Prediction: Organizations will rethink work for a more productive workforce.


Posted by Kathi Enderes on November 29, 2018.

The world of work has become incredibly complex. Workers are trying to navigate a maze of hierarchies, work processes, and never-ending new communication methods that are all meant to make them more productive, but ultimately having the opposite effect. The rise of the social enterprise means that organizational boundaries are becoming permeable, while what and who constitutes an “employee” will be redefined with broader, more inclusive concepts. And teams are rising to the fore as work processes become project-based, even as many organizations cling to industrial-age hierarchies.

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Predictions for 2019: The productivity imperative


Posted by David Mallon on November 27, 2018.

If there is one line that sums up the outlook for HR in 2019, it might be that backhanded blessing, “May you live in interesting times.” These are interesting times, indeed. The increasingly influential role of social capital in organizational success is compelling companies to reimagine their purpose and redefine what it means to be a good citizen, internally and externally. In this new social enterprise, more collaborative and productive relationships with employees, customers, and communities go hand in hand with the quest for revenue and profit.1

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Communicating in—and about—the social enterprise

Employee expectations have changed, new research tells us. Your approach to communicating with employees should change, too.


Posted by Melissa Yim on November 2, 2018.

In the social enterprise, the voice of the individual is more profound than ever. In turn, the employer–employee contract must involve two-way communication. Employees define what is important to them, both at work and in society, and the employee expectation is that employers will meet their ideals. Without a strategic approach of communicating the organization’s intentions, priorities, and stance on business, workplace, and social issues, even if they reflect workers’ expectations, companies might as well have no position at all. If your people don’t know your mission, then your mission doesn’t exist. Communication is king.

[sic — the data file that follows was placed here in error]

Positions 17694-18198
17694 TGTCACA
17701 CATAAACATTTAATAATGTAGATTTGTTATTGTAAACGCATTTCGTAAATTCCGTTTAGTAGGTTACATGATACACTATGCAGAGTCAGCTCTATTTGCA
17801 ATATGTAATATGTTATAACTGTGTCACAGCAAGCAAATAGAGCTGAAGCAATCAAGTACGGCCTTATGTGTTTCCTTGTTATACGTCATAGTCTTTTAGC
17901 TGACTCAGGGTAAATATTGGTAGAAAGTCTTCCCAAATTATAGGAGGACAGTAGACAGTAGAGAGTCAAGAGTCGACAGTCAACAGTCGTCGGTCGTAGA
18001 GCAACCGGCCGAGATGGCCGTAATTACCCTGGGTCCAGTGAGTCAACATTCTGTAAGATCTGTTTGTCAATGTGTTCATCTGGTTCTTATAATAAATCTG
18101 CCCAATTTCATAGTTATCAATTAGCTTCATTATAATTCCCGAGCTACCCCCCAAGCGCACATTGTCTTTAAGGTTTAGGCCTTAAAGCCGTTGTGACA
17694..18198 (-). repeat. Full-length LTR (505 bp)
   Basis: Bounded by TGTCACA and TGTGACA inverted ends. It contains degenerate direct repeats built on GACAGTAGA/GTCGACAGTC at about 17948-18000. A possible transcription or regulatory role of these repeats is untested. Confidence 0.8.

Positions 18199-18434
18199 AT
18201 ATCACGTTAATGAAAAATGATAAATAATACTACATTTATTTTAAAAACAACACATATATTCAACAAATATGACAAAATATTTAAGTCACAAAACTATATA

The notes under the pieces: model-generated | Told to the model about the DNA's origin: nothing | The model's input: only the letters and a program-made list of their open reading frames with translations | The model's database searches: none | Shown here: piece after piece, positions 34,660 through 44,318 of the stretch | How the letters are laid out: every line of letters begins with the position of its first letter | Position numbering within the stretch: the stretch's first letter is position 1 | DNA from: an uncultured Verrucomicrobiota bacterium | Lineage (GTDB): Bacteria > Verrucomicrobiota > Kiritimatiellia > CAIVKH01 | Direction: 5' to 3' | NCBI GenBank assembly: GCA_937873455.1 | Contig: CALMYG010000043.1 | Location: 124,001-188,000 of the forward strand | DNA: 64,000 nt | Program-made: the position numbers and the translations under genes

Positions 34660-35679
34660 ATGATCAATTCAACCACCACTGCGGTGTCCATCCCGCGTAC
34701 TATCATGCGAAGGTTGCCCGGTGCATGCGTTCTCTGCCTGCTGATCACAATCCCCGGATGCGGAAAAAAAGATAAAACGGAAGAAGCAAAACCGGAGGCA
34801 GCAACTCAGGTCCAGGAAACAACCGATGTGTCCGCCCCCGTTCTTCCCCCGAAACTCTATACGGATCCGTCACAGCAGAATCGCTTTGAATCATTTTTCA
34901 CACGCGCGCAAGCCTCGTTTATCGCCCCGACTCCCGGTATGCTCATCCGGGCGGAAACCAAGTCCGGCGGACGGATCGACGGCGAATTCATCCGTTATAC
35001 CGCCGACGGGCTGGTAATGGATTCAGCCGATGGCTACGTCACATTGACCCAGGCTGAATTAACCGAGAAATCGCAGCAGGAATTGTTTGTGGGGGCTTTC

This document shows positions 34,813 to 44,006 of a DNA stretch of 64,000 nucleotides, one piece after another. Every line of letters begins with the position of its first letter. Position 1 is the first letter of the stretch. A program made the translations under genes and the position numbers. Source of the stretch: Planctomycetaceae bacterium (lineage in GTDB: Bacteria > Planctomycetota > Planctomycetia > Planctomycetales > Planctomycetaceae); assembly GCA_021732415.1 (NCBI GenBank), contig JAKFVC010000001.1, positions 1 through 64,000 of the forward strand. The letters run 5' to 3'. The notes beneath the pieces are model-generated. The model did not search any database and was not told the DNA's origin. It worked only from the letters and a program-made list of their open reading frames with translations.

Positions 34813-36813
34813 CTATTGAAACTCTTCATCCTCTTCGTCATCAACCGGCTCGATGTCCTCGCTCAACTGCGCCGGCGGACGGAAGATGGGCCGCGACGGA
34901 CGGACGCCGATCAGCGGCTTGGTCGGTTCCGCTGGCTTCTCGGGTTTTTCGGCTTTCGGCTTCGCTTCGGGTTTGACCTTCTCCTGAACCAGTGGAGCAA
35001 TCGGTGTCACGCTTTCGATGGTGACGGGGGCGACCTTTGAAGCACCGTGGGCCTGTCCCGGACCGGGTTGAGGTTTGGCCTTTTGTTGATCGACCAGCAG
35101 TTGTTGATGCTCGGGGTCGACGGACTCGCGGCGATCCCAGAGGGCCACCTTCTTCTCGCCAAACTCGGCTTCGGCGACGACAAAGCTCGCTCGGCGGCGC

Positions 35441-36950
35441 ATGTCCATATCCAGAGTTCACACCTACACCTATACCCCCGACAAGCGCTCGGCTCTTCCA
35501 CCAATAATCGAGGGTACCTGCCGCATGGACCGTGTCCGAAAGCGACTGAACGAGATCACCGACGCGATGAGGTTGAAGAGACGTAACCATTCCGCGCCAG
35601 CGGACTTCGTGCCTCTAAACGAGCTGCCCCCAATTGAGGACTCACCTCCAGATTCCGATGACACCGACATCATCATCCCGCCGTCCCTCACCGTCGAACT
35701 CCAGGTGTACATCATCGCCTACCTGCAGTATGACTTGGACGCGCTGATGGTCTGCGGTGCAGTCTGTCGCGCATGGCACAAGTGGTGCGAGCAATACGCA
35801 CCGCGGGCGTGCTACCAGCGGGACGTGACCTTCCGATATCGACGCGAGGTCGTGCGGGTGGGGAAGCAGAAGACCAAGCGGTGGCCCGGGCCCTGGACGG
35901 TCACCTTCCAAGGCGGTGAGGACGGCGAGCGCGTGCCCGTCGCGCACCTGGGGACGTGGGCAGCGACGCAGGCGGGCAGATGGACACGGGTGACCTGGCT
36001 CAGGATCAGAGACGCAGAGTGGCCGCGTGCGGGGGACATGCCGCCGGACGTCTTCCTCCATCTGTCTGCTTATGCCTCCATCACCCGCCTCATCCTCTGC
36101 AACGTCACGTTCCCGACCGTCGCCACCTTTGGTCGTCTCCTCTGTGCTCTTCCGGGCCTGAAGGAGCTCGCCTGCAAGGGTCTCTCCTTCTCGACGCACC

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Spotlight on Unilever: Practicing purposeful business through the Sustainable Living Plan

Posted on June 11, 2018.

Unilever’s long and strong heritage and culture of helping to make the world a better place stems from the company’s earliest beginnings in 1800s Victorian England.1 Today Unilever’s Sustainable Living Plan guides the purposeful way the company operates globally through three overarching goals: (1) improve the health and well-being of a billion people, (2) enhance livelihoods for millions of people, and (3) reduce the environmental impact of its business.2 Beyond the positive social and environmental effects of the goals themselves, the Sustainable Living Plan also serves the company by spurring growth, helping to reduce costs and risks, and improving trust in the company.

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